This series is an extended musing on what might happen with a really robust solar energy industry that, instead of trying to outcompete all of the other electricity providers, using the relatively low-cost energy, both heat and electricity, to create a product that otherwise is relegated to irrelevence because of scarcity – carbon nanotubes and nanowires.
I discussed blimps – airships without internal structure – as an application of carbon-nanofabrics, because of their great strength and light weight.
In this part, I will briefly explore the uses of carbon-nanomaterials in the construction of balloons and tethers. Like blimps, a super-light, super-strong fabric can create a balloon that can be bigger than those currently employed as weather balloons, which loft very high in the atmosphere.
Currently, balloons are not used much because they lose helium (which is expensive) and fall back to earth, and they could be at their most useful very high in the sky, which means that they cannot be easily tethered to the ground, because the tether, if made with steel cables, would be so heavy it would drag any balloon made of conventional materials back down to the ground.
A carbon-nanofabric balloon, filled with stronger-lifting hydrogen, could be very large. Large enough to support several key pieces of infrastructure – a moisture-capture mechanism of some kind, a suite of photovoltaics and you have a hydrogen-generating plant. This way, as the pressure drops as hydrogen is lost through the balloon’s membrane, it can be replenished without coming down. Also, a cable of carbon nanomaterials can be made incredibly strong without much weight.
So now we have a balloon that can stay high in the atmosphere, above most of the clouds (but not all, because then it wouldn’t be able to make its own hydrogen) and tied to the ground with an essentially unbreakable cable. What is that good for? This brings us to a neat feature of carbon – it is an electrical conductor. In naturally occuring forms like graphite, carbon has a lot of resistance, so it is used for lighting elements, but early research with nanotubes and nanowires suggests that they can be quite efficient conductors. So what we’ve got is a wire leading into the sky as a permanent installation, 12,000-20,000 metres long. As the wind acts on this it pushes against it a bit, but if the balloon is lifting strongly enough it will resist the effects of the wind, and a huge amount of friction gets generated across the whole length of the tether. This is do two things – one, it will create a very strong static charge – more free electricity. Unfortunately, the other thing is draw lightning. This is free electricity happening rather faster than easily managed. However, we have spent a lot of time getting good at redirecting lightning that hits our power lines, so we have a temporary solution. Ultimately though, we may be able to build capactity to capture lightning strikes and use them more productively.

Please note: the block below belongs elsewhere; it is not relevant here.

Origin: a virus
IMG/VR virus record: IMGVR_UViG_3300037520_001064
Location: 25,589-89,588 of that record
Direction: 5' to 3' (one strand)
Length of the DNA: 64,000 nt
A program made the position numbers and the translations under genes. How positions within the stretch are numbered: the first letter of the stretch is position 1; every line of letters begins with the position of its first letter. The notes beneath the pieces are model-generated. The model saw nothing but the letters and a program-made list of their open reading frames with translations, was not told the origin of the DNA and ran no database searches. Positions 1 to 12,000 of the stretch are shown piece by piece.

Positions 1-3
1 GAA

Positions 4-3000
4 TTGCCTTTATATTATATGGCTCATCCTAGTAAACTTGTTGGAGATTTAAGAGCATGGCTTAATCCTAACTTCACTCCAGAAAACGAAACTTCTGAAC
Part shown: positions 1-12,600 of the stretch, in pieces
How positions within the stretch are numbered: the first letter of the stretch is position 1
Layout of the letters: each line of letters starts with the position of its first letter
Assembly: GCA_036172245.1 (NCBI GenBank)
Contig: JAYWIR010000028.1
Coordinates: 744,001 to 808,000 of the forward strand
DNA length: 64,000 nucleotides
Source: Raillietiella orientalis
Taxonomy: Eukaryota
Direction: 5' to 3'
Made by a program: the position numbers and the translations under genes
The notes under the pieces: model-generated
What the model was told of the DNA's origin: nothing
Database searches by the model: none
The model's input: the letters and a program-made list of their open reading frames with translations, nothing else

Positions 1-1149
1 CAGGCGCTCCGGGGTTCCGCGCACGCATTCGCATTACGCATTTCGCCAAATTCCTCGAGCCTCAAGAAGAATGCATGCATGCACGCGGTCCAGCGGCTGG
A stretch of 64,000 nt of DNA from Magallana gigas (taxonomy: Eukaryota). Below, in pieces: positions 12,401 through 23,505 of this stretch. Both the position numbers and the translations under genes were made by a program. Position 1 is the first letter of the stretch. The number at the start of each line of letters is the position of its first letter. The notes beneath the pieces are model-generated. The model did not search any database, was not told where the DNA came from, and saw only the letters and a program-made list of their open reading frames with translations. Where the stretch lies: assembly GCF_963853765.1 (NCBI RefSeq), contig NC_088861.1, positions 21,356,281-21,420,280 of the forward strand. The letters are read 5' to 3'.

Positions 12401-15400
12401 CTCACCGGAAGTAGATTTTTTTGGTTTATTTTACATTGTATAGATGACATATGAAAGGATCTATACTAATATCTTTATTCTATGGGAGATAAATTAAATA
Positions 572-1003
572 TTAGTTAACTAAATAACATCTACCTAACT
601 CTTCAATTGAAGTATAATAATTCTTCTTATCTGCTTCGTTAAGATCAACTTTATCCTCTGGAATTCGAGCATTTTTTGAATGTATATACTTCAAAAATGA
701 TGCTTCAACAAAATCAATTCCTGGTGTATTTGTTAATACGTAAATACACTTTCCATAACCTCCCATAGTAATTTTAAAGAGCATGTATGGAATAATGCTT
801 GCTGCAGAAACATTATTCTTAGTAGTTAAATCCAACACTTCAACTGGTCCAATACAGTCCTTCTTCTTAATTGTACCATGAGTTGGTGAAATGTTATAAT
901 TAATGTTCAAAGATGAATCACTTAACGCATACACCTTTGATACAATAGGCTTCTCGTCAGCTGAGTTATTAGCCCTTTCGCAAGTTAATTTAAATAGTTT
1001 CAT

So free power is one use, but there are many others. Tethers could be used as launchers for gliders, blimps, and drones of all types. A set of electromagnets could be wrapped around the tether, and use the same principles as a monorail to lift almost any payload (assuming a large enough balloon). It could be used in the same way to bring blimps and dirigibles down, against their lift, so they wouldn’t have to power themselves down with their maneuvering engines, which would make them lighter and leave more lifting power for cargo.
A tethered balloon is a major hazard to navigation of air traffic, but it might be possible to put sensors along the length of the cable, and use stored electricity to “flex” the cable out of the way of flying hazards.
In part four of this series, I will discuss dirigibles – blimps with an internal frame structure – one of the most interesting applications of these carbon nanomaterials.